Oriole In The Bee Equipment

Ug, I'm getting a backlog of blogging and I'm leaving for another festival tomorrow...prepare for a blogging explosion next week. I was supposed to go out and get to dividing Olga into a second beehive, but was WAY too distracted by birds. There were six, count 'em six, indigo buntings on Mr. Neil's feeders--among all the rose-breasted grosbeaks. Not to mention yellow-rumped warblers jockeying for position on the suet feeder. I was trying desperately to concentrate and focus on bees, not digiscoping birds. I went to the garage to the bee equipment shelves.

I heard a rustling and then looked up. There on the top shelf was a male Baltimore oriole. How can I focus on bees when the birds are forcing me to watch them? I opened up the garage doors figuring that he would fly out. Instead, he ran behind the equipment and hid.

Yo, dude, that's not the best hiding spot. The oriole eventually came out from hiding, but instead of flying out the wide open doors, kept flying into closed windows. I took one of the nets from one of our bee hats and tossed it on the not so bright oriole and grabbed it.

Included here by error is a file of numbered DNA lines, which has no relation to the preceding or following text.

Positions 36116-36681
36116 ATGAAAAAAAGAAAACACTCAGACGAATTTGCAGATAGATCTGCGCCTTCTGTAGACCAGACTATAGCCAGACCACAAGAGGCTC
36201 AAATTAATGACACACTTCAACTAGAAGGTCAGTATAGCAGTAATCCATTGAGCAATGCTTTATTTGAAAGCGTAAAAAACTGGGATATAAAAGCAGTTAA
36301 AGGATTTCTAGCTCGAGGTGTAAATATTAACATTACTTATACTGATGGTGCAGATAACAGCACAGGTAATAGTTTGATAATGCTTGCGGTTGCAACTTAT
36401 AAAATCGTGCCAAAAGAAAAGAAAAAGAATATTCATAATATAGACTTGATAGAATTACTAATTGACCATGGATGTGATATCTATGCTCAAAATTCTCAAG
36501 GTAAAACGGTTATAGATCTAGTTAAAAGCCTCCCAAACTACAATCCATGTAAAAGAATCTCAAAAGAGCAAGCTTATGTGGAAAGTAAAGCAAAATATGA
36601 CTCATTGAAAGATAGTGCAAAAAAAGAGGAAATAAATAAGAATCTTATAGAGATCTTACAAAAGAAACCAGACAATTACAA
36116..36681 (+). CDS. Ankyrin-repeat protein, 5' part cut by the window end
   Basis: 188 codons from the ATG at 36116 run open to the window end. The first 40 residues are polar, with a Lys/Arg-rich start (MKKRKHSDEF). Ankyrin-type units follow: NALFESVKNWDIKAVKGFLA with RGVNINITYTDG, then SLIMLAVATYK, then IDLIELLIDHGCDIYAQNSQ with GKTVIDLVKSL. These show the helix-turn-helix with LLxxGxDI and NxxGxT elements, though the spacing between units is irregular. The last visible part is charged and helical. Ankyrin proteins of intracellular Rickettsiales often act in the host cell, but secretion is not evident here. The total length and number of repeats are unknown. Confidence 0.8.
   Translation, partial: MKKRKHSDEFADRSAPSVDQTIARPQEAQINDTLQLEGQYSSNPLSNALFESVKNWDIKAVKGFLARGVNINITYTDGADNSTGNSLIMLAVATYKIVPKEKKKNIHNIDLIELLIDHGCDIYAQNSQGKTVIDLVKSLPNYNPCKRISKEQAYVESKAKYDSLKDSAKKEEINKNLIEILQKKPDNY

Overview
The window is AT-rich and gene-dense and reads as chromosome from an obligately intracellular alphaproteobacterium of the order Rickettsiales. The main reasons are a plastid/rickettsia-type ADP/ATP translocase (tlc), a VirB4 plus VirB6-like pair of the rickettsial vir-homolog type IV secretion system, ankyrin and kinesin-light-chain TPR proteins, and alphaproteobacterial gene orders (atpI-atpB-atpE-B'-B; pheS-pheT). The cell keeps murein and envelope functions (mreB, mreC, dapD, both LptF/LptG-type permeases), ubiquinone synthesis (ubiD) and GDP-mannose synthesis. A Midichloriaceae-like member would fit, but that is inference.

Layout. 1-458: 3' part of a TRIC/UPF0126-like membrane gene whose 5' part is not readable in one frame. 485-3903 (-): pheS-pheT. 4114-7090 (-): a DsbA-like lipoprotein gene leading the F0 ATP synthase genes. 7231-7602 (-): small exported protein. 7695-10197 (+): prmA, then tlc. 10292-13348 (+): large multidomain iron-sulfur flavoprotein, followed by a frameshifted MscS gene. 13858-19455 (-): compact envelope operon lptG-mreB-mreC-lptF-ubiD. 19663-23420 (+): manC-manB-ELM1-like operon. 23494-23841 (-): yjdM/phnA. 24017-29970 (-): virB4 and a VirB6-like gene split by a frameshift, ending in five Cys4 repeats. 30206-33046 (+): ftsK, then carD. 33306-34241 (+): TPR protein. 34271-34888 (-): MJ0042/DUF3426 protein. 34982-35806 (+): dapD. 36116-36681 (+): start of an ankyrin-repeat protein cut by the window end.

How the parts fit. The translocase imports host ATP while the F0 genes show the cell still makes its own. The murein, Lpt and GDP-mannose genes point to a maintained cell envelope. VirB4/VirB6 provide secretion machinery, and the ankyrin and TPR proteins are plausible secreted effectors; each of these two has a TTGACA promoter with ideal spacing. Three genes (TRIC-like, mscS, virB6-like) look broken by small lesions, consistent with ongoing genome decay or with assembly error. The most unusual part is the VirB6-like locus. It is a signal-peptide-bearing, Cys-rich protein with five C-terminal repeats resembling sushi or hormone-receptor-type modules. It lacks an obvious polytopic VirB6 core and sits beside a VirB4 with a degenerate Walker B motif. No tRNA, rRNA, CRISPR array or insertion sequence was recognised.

Boy, that bander's grip does come in handy. I gave him a look over and he was fiesty--that was good, he didn't hit the windows too hard. He had bent the tip of his beak a tiny bit, but was otherwise okay. He started whistling in my hand--man, could you feel the power of that song--that's a lotta whistle coming from a tiny bird.

I gave him to Lorraine to release and he was off. He preened a bit, roused, and then flew down to the grape jelly. A side door was open on the garage, so he must have flown in that way, probably going after what few insects are out and about.